Understand this before you reserve real estate in the Dominican Republic
Foto: Khwanchai Phanthong
Santo Domingo.- It is common practice for real estate developers in the Dominican Republic to require a reservation deposit to take a unit—condo or lot—off the market. You’ll see this a lot, particularly with preconstruction projects.
The typical amount required to reserve a unit will range from US$2,000 to US$15,000, which is credited to your down payment should you decide to move forward with the purchase. The reservation deposit gives the buyer or their attorney time to perform due diligence and get their financing in order.
The two mistakes that I see foreigners make when reserving a property are:
1. Not having a reserve agreement in place.
2. Agreeing to a non-refundable deposit.
First, you should only send deposit funds to a developer or seller with a reservation agreement. There needs to be more than a receipt or reservation slip. The reservation agreement needs to establish the amount of time you have to complete your due diligence and the penalty (or percentage of the deposit you will lose) if you decide not to move forward.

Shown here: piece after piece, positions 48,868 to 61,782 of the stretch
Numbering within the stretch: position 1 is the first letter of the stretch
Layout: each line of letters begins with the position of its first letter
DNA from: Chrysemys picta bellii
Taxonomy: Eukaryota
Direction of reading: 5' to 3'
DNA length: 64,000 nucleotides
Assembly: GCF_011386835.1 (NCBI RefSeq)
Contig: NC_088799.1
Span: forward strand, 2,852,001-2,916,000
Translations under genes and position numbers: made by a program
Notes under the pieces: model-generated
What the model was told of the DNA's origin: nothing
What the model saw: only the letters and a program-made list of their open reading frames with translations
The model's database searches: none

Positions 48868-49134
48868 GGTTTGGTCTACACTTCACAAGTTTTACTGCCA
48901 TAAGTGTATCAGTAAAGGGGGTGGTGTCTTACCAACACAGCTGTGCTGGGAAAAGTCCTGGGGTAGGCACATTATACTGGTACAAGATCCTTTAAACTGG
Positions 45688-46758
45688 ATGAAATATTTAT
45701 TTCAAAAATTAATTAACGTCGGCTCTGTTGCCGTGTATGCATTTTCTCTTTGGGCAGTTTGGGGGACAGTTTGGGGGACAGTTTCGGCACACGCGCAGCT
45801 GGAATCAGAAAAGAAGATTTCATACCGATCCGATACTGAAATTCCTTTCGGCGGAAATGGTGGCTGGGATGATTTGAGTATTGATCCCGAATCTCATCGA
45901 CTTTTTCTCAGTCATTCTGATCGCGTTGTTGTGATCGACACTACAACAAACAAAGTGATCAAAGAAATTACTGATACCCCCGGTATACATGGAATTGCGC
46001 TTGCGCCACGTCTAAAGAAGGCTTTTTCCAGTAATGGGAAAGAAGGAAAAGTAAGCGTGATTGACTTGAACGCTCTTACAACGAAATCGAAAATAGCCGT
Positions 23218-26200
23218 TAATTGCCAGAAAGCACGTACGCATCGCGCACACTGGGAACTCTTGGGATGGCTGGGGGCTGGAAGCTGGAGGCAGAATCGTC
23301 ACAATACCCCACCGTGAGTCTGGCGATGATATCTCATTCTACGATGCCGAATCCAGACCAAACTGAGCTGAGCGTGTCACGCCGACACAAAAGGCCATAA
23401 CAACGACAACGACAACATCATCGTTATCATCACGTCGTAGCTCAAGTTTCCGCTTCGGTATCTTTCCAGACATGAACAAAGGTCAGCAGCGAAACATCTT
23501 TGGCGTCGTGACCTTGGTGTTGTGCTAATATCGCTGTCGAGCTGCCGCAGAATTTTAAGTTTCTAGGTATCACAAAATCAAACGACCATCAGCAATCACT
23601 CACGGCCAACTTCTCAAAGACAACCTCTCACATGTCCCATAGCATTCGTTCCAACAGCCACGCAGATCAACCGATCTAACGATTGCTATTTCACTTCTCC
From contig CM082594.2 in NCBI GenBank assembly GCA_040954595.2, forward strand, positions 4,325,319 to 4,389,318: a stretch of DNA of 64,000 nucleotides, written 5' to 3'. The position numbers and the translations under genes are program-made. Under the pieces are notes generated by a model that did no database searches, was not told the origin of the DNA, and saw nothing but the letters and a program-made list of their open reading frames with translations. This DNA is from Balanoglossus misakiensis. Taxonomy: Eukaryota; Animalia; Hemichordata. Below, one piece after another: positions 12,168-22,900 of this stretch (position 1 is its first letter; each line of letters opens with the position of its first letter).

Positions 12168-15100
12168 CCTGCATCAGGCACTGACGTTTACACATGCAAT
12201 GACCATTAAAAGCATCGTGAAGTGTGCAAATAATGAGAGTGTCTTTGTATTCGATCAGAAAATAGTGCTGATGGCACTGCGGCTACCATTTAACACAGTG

Second, a non-refundable deposit is not legal. A penalty for keeping the property off the market, yes, that’s reasonable. However, losing your entire deposit is not acceptable. And, if you have a developer asking for a non-refundable deposit, you should not do business with them.
So, for example, let’s say you are interested in purchasing a preconstruction condo unit in Punta Cana, and the minimum reservation deposit amount is US$5,000. Before sending any funds, a reputable developer would present you with a reservation agreement that says you have 45 days to complete your due diligence, and if you decide not to move forward with the purchase, your deposit will be refunded, less a 20% penalty.
In this case, you’d lose US$1,000 of your deposit, not the total US$5,000.
Again, before sending any reservation deposit to a developer, have a reservation agreement in place with the number of days you have to complete your due diligence and the penalty percentage if you decide to back out of the deal.
And, if a developer is pushing for a non-refundable deposit, walk away from that deal.
Maria Abreu is the CEO and Managing Attorney of Abreu & Associates, a law firm practicing exclusively in Dominican Republic Immigration and Nationality law. She is also the founder of Retire and Invest DR. This organization hosts conference events for foreigners interested in living, retiring, and investing in the DR. You can contact Maria at: [email protected].